20 years later
For 20 years, it has sat close at hand.
It’s not much to look at.
An old plastic film canister, the kind that 35mm film used to come in, back in the day.
Film of the kind I had in my pocket that day in September 2011 when my friend Toni asked me not to let her go alone to see what was left of the area she had fled.
Fled in fear and confusion and pain.
Fled from the smoke and the dust and the cries.
On that day, 20 years ago today.
September 11, 2001…
The day when hatred came home here to the United States and unleashed its wrath on thousands and thousands of innocent people.
None of us — no-one alive on that day — will ever forget the events of that morning:
• At 8:46 a.m., AA 11 slammed into the North Tower of the World Trade Center.
• At 9:03 a.m., UA175 slammed into the South Tower.
• At 9:37 a.m., AA77 crashed into the Pentagon’s west side.
• At 9:59 a.m., the South Tower imploded and fell, raining debris and ash on the city.
• At 10:03 a.m., UA93 crashed into a field in the Pennsylvania countryside.
• And at 10:29 a.m., the North Tower collapsed from the top down. A cloud of ash turned day to night in the narrow streets of lower Manhattan.
In those terrible moments between 8:46 a.m. and 10:29 a.m., nearly 3,000 men, women and children lost their lives to that senseless, mindless, blind hatred. So many people — among them my neighbors, my colleagues, my friends — wiped from the face of the earth.
The youngest was two. The oldest was 85.
Some died in an instantaneous blinding flash they never saw coming. Others had long agonizing moments in which to choose to burn… or to jump.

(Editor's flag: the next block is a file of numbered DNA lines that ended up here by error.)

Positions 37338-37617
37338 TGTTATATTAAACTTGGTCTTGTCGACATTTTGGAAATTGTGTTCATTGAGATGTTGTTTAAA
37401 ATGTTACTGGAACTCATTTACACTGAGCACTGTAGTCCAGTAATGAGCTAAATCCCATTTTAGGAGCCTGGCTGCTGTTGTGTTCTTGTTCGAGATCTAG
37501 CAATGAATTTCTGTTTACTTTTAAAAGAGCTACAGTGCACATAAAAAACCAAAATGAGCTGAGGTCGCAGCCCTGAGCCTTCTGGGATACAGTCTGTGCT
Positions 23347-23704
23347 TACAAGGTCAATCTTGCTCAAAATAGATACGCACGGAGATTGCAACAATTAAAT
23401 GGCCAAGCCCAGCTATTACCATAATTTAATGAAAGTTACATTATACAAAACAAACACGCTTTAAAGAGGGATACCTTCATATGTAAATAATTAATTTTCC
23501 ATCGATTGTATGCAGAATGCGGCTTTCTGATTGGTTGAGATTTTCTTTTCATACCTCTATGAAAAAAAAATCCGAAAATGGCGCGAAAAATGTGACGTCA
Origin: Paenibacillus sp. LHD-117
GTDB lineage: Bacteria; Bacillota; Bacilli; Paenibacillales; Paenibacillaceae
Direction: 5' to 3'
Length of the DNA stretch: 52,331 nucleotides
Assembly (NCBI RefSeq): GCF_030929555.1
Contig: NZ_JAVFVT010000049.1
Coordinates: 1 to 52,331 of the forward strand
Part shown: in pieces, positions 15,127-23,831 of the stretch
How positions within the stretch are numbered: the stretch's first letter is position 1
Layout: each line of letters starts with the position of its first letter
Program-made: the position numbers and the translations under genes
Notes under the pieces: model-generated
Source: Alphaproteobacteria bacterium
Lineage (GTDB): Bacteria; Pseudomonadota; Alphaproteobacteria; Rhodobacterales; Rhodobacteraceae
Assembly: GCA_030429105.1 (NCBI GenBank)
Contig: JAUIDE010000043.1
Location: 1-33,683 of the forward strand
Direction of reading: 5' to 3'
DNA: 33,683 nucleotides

Most were Americans. Many were not. They were black, white, brown, Asian. They were of all faiths, all creeds.
And they all died — every last man, woman and child of them — because of blind unreasoning hatred.
The deaths of innocents are what happens when that kind of hatred gets the upper hand. The kind of hatred that cannot see others as deserving of care, of common decency, of compassion. The kind, I fear, that too many in this country are building in their hearts and souls. The kind that says “my convenience is more important than your life.” The kind that says “those who don’t agree don’t deserve to live.”
I haven’t so much as a clue what to do about that kind of hatred. I have no answers to that kind of hatred from within today, any more than I had any answers to that hatred from without all those many years ago.
So I will put aside what I can’t do, and focus on what I must do.
And what I must do, today, is put aside everything — even my fear of where we are and what we are becoming — and focus, instead, on my promise.
The one I made as I walked with my friend Toni through the streets of lower Manhattan 20 years ago, and stared at the posters with the faces of the missing, and at the empty firehouses, and at the twisted steel girders.
I promised that I would remember.
It’s time now to fulfill that promise for this year. Time again to remember. Time again to open the film canister into which I brushed some of the dust of Ground Zero, time again to touch that dust with my own hands, time again to stand witness to what that kind of hatred has done, and … perhaps … time to warn against what it still can do.
To make sure that I do not forget.
That we do not forget.
That no-one forgets.
That all those lives will never be forgotten.
To say, one more time, this year and every year,1 as long as I have life and breath, in words and images, NEVER FORGET.
Cite/link to this post: Judy G. Russell, “Year 20… never forget…,” The Legal Genealogist (https://www.legalgenealogist.com/blog : posted 11 Sep 2021).